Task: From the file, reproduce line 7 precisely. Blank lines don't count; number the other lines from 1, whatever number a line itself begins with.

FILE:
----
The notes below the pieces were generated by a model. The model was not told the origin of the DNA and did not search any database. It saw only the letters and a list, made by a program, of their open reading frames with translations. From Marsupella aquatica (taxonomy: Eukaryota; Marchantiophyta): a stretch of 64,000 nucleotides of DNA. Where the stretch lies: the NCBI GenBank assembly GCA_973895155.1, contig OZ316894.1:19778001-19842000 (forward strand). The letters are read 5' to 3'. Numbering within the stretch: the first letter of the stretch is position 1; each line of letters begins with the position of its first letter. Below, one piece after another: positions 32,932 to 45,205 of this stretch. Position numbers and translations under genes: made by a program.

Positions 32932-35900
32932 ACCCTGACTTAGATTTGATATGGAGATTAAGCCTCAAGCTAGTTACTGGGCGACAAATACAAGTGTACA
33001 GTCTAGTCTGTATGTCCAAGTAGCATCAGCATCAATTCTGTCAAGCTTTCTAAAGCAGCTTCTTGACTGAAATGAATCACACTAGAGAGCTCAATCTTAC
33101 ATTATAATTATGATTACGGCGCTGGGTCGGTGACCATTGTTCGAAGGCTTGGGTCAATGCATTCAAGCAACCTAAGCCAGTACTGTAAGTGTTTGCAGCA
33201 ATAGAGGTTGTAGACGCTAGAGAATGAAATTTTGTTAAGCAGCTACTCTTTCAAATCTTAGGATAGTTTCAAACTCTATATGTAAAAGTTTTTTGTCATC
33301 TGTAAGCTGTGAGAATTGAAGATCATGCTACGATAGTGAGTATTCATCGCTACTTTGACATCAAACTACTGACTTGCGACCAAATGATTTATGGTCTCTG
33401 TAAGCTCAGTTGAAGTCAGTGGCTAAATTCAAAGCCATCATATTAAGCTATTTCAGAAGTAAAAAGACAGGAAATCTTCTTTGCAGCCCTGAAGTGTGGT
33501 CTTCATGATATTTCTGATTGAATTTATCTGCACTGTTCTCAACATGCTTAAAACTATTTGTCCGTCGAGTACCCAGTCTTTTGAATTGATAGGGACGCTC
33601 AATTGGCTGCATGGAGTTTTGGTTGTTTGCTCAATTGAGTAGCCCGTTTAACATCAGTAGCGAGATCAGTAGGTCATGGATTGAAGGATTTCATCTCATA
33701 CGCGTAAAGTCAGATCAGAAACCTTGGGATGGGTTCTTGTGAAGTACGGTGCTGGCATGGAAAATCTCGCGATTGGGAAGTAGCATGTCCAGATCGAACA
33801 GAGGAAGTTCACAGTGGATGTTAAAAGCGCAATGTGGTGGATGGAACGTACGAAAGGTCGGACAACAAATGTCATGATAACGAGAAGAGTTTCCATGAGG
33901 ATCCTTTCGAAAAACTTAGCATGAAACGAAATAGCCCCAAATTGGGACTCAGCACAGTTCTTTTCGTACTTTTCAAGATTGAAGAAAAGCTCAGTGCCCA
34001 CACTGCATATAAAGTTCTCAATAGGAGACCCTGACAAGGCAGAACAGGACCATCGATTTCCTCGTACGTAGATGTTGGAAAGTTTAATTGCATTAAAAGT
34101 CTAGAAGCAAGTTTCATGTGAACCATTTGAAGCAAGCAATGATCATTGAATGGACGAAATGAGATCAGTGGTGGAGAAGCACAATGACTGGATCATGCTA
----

33301 TGTAAGCTGTGAGAATTGAAGATCATGCTACGATAGTGAGTATTCATCGCTACTTTGACATCAAACTACTGACTTGCGACCAAATGATTTATGGTCTCTG